Spruce Creek gathering in Nelson County looks forward to second weekend
Activists opposed to the Atlantic Coast Pipeline invite the public to camp on property in its path the first three weekends in October to learn why Nelson County residents are fighting to prevent its construction.
During the first weekend of camp, attendees heard talks and presentations from a number of Nelson County citizen experts, toured local properties that would be affected by the pipeline, and participated in selected topic discussions.
Woody Greenberg, former reporter, retired Lynchburg College professor, former member of the Board of Supervisors, and current Secretary of the Nelson Historical Society, gave a brief history of the county and described in detail the devastating effect Hurricane Camille had here due to the intense flooding and landslides that killed 124 people. He emphasized that unstable soils on our steep slopes could fail again during or after construction of a massive 42” pipeline.
Joyce Burton, Friends of Nelson land owner liaison, described how individual properties in the immediate vicinity would be impacted by the pipeline. Effects include contamination of drinking water, wetland and stream bed degradation, ridgetop and old growth tree removal, negative economic impact on a newly built country inn, and in one case, elimination of an entire residence due to the proximity of the ACP pipe to its septic and water systems. She also described the inherent pitfalls of ACP’s plan to tunnel under the Appalachian Trail and Blue Ridge Parkway using the Horizontal Drilling (HDD) technique.
Peter Agelasto, President and Founder of the Rockfish Valley Foundation, led a tour of an old mill site near Spruce Creek in the historic area of Wintergreen Village and showed how the proposed pipeline would run thorough the valley’s only archeological site.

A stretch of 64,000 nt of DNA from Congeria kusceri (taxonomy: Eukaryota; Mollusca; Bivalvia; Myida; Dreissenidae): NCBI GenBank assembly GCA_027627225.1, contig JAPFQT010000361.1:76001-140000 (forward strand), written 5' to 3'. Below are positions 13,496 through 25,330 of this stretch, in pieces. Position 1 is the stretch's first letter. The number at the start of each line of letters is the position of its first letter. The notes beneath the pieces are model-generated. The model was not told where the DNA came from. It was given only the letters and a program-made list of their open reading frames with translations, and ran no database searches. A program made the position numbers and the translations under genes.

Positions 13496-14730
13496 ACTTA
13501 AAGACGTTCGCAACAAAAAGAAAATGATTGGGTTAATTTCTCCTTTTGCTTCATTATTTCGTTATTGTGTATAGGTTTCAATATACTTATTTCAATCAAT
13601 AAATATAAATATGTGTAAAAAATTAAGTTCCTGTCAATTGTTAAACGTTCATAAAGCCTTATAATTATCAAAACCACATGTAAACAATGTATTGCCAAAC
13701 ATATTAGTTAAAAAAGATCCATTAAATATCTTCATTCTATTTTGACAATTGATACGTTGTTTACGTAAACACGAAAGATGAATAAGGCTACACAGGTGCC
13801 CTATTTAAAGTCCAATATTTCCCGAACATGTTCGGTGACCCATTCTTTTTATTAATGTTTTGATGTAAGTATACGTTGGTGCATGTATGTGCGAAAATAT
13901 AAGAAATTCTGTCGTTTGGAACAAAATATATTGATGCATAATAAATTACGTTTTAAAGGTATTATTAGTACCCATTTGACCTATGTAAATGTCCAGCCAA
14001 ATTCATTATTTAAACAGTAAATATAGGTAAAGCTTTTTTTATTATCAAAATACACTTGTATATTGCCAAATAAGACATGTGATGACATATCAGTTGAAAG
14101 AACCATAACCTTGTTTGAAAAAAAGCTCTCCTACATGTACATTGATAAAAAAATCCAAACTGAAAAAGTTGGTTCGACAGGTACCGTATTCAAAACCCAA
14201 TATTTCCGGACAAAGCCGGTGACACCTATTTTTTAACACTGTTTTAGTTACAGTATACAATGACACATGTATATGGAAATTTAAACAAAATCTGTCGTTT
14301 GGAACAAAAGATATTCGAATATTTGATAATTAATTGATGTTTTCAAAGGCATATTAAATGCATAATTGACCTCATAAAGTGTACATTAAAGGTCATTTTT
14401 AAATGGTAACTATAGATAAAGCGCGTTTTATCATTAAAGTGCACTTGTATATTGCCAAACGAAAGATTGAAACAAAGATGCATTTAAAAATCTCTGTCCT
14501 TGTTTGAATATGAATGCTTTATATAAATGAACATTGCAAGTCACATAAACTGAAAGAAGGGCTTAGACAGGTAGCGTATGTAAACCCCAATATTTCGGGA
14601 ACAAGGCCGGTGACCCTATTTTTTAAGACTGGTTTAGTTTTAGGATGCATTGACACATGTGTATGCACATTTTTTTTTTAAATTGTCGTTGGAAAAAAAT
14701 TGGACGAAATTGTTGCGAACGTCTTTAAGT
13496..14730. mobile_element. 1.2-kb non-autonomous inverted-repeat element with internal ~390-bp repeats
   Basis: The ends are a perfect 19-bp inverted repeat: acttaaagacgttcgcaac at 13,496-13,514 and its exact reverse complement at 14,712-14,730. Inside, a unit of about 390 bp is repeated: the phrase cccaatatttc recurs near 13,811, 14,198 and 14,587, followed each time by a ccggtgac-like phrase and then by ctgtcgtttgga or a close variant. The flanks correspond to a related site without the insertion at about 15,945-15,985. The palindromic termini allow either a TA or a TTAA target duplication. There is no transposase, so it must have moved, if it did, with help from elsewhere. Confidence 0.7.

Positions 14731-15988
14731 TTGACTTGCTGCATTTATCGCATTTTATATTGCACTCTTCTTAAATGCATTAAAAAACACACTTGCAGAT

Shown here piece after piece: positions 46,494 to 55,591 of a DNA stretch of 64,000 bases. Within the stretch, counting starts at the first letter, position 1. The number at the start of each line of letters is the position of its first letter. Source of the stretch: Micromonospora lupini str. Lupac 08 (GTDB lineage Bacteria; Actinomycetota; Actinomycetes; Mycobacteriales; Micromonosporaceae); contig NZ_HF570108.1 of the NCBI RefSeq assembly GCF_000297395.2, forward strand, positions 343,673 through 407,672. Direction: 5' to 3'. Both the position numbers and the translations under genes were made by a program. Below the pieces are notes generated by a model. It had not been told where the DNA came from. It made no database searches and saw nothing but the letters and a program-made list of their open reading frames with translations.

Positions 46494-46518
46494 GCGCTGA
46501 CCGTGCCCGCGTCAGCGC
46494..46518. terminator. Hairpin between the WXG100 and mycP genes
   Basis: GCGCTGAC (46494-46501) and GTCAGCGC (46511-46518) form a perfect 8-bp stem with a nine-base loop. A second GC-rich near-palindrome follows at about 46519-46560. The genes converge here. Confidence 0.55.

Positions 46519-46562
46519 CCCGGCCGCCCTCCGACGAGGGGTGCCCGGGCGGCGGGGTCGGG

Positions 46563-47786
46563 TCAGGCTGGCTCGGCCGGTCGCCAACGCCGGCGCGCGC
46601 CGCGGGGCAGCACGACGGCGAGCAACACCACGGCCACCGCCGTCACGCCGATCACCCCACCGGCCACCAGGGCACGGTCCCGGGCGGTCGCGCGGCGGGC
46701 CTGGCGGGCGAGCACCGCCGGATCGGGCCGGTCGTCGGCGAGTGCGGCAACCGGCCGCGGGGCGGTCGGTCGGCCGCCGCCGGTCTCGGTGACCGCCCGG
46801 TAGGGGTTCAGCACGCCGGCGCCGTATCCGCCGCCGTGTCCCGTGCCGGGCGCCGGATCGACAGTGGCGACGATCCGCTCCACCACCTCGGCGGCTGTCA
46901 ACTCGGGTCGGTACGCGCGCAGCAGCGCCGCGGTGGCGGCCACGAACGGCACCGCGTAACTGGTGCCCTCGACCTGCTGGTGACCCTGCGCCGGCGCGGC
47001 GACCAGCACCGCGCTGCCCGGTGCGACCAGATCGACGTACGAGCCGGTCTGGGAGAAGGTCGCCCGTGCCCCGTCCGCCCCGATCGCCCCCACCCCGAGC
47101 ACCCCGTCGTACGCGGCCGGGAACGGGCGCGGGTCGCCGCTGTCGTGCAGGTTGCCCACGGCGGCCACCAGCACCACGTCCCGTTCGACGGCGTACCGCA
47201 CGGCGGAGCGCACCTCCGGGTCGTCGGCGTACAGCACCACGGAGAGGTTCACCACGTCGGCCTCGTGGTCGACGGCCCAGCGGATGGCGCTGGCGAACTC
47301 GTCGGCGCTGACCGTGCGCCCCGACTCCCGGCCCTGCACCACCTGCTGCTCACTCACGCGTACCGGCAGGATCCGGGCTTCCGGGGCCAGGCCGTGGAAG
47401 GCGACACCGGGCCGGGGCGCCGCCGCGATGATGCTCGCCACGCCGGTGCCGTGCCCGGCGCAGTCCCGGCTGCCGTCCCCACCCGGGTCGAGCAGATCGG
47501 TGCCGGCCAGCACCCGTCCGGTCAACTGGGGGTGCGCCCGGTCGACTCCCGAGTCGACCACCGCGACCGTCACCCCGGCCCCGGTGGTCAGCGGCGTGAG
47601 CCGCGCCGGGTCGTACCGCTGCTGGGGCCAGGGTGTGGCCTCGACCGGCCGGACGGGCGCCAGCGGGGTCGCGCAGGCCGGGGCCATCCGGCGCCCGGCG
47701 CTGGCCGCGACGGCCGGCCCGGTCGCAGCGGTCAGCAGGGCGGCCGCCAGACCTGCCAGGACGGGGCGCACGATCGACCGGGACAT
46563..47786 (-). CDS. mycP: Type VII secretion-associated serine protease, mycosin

Host landowner and anti-pipeline activist Richard Averitt, described the camp property and his family’s plans to build an eco-resort there. He led a tour of the site and showed the group the deleterious effects the ACP would have on the water body that is Spruce Creek. He also screened his recent testimony to the Congressional hearing on how this destructive project has affected his family.
Susan McSwain, a Nelson County master naturalist, led the group on a nature walk where she identified native and invasive plants.
Randy Whiting, a resident of Horizons Village adjoining the camp property, led a tour and showed the group where the pipeline would destroy a rare forest wetland in that community.
Todd Rath, a local cidery owner, related how the project would endanger the water supplies so necessary for his business and, in turn, impact local tourism.
Doug Wellman, vice president of Friends of Nelson, offered the group local alternatives to gas and coal power generation. There are a number of roof top solar projects in the county and nearby, on residences, schools and community centers. There are also solar alternative projects being done by the utilities and electric coops themselves as well as many nearby commercial projects. The energy source profile is changing but many laws and regulations still need to catch up. Off-shore wind, a stable energy source in many European countries is just now beginning to be exploited in Virginia. He also said that energy conservation remains an effective strategy especially for low income residents who would benefit from paying less in utility bills.
Ernie Reed, former president of Friends of Nelson and current member of the Board of Supervisors, discussed how the attendees could influence decision makers and the media in this fight and the importance of continuing to mount legal challenges. He advocated having as many tools as possible to fight pipelines in order to preserve our environment and property rights.
During the weekend of October 12-14, speakers will discuss Nelson County legal challenges, highlight our Compliance Surveillance Initiative (CSI) program, and give a presentation on the proposed Buckingham compressor station; there will be more tours of local properties, and a “Circle of Protection” at 5 p.m. on Saturday.
The Camp is free, will be held Friday afternoon through Sunday mid-morning the next two weekends of October. Pre-registration is required, and can be submitted through the Friends of Nelson website (friendsofnelson.com) “We feel finances should not be a barrier to enjoy the beauty of our area. Donations will be gratefully accepted for Friends of Nelson and Interfaith Alliance for Climate Justice.”